On Friday 27 March the Dublin Institute of Technology (DIT) Conservatory of Music and Drama presented a selection of rehearsed readings, songs and poetry inspired by the insurrection in Dublin: A terrible beauty – echoes of Easter 1916. The performance took place at 1pm and 7pm at the DIT Conservatory of Music and Drama, 163-167 Rathmines Road Lower, Dublin 6, on 27 March. Speaking prior to the event, director Mary Moynihan, Artistic Director and Theatre Consultant for Smashing Times Theatre Company and a full-time lecturer at the Conservatory said: ‘A terrible beauty features readings from a range of sources with a special focus on remembering and acknowledging the role that women played in 1916 particularly as revolutionaries and insurgents fighting on an equal basis with their male counterparts’. A terrible beauty was developed as a collaboration between the writer Peter Sheridan, director and writer Mary Moynihan, and researcher Lisa Walsh, with readings by first year drama students from the BA in Drama (Performance) programme at DIT Conservatory of Music and Drama. As well as readings from works such as Sean O’Casey’s The Plough and the Stars by Sean O’Casey, the readings also feature a number of short scenes and monologues created by the students themselves. A terrible beauty was intended to explore the experience of the women of 1916 and the actions of those at the forefront of the rising as well as bringing to life some of the most prominent figures of the day including Patrick Pearse, Joseph Plunkett, Hanna Sheehy Skeffington, Grace Gifford, W.B Yeats and Helena Moloney.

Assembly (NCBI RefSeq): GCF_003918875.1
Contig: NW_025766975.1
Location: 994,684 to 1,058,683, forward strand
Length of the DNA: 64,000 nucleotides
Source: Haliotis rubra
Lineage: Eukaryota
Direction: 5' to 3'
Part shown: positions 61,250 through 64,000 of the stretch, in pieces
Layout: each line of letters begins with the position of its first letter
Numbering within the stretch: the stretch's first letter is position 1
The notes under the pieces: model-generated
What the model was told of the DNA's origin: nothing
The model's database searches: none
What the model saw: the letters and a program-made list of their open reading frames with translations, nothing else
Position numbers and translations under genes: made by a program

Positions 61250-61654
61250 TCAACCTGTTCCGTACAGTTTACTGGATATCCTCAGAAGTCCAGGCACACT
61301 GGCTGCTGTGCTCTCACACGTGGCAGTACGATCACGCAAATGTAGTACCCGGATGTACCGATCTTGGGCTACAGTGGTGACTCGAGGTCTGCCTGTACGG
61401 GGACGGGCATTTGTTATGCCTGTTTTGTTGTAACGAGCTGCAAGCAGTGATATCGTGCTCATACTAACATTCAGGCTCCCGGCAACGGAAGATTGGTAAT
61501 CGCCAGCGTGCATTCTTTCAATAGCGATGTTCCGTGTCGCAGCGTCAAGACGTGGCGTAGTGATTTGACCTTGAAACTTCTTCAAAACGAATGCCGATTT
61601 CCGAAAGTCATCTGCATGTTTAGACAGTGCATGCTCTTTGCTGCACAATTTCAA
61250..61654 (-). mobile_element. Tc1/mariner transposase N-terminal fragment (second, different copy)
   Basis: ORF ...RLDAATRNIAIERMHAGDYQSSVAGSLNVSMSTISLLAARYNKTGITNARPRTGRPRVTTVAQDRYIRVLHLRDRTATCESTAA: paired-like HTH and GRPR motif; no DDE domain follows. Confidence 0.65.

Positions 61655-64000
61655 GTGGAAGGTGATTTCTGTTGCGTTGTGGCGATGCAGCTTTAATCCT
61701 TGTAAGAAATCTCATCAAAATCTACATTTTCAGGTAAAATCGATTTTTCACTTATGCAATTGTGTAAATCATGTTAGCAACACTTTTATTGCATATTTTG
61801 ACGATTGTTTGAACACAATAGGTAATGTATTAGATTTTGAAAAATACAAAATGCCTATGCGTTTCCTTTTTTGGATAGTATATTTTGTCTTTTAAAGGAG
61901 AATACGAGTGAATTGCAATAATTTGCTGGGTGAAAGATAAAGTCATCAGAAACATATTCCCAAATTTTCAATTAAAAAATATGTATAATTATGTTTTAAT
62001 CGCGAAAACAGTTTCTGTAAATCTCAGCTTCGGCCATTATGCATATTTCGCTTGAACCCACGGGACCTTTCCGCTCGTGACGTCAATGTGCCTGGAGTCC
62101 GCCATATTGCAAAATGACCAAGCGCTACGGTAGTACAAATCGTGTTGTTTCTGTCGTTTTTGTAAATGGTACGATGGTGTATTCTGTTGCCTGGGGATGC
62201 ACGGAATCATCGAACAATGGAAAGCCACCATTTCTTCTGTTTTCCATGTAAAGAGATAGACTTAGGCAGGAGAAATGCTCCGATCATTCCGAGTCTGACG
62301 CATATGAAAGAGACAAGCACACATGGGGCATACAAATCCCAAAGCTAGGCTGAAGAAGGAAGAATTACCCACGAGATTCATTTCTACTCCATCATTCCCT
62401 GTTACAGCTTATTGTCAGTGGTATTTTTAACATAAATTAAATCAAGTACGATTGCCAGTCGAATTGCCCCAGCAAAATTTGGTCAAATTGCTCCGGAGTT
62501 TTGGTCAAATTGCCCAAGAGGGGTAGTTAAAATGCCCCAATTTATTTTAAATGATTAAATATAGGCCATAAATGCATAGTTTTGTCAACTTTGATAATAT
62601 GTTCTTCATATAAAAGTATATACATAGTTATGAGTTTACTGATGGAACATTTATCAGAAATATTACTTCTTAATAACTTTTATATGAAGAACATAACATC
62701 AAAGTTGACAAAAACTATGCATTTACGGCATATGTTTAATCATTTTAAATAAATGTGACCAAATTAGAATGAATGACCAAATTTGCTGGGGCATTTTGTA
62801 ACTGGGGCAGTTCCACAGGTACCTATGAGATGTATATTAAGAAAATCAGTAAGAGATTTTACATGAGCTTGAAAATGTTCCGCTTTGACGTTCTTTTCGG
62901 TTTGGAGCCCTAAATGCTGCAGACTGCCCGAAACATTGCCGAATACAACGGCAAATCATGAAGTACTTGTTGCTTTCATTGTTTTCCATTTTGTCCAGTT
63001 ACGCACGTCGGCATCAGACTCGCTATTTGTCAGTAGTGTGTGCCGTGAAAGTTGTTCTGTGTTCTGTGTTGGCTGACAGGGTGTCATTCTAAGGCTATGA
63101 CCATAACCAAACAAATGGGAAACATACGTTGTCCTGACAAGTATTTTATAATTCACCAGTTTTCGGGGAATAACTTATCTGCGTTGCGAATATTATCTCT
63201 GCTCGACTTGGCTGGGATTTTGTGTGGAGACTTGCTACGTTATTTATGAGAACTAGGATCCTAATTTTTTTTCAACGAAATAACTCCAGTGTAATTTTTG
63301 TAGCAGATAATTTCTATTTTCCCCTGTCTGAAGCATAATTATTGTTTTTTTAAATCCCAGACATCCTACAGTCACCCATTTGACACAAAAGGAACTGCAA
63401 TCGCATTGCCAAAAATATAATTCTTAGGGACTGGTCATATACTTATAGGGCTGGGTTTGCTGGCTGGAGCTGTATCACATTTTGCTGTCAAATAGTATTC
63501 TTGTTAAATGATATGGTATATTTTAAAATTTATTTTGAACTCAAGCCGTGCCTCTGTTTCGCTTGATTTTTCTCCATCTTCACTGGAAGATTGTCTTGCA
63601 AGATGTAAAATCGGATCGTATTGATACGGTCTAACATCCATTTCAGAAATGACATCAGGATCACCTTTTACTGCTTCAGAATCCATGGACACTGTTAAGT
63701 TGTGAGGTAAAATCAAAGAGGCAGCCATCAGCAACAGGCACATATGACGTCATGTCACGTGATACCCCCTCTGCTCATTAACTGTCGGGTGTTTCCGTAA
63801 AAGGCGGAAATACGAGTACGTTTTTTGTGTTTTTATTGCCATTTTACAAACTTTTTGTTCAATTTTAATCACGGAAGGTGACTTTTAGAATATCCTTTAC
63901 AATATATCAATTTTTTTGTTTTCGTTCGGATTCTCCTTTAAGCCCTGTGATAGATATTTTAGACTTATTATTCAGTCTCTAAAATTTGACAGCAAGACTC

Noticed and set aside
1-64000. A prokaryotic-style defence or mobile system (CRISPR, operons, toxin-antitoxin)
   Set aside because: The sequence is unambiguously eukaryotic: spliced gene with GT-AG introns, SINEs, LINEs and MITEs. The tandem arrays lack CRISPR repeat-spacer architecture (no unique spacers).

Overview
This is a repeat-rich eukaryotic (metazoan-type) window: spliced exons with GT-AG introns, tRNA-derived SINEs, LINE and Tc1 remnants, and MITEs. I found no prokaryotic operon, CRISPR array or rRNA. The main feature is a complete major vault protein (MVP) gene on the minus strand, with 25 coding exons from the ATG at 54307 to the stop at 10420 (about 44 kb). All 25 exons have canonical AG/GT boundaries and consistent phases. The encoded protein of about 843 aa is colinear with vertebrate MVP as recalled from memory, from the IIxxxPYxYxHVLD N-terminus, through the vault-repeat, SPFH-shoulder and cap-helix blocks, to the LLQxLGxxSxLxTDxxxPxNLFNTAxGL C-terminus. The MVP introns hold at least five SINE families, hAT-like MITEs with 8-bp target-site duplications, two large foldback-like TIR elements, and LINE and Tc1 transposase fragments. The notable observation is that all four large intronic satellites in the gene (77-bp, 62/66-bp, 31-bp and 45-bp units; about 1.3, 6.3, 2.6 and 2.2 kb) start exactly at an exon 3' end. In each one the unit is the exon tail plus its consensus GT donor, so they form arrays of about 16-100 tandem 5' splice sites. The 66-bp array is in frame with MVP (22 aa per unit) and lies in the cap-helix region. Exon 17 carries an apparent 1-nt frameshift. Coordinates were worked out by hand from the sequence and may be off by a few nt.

From the Ireland Institute: read Declan Kiberd on the Easter Rising in poetry and drama.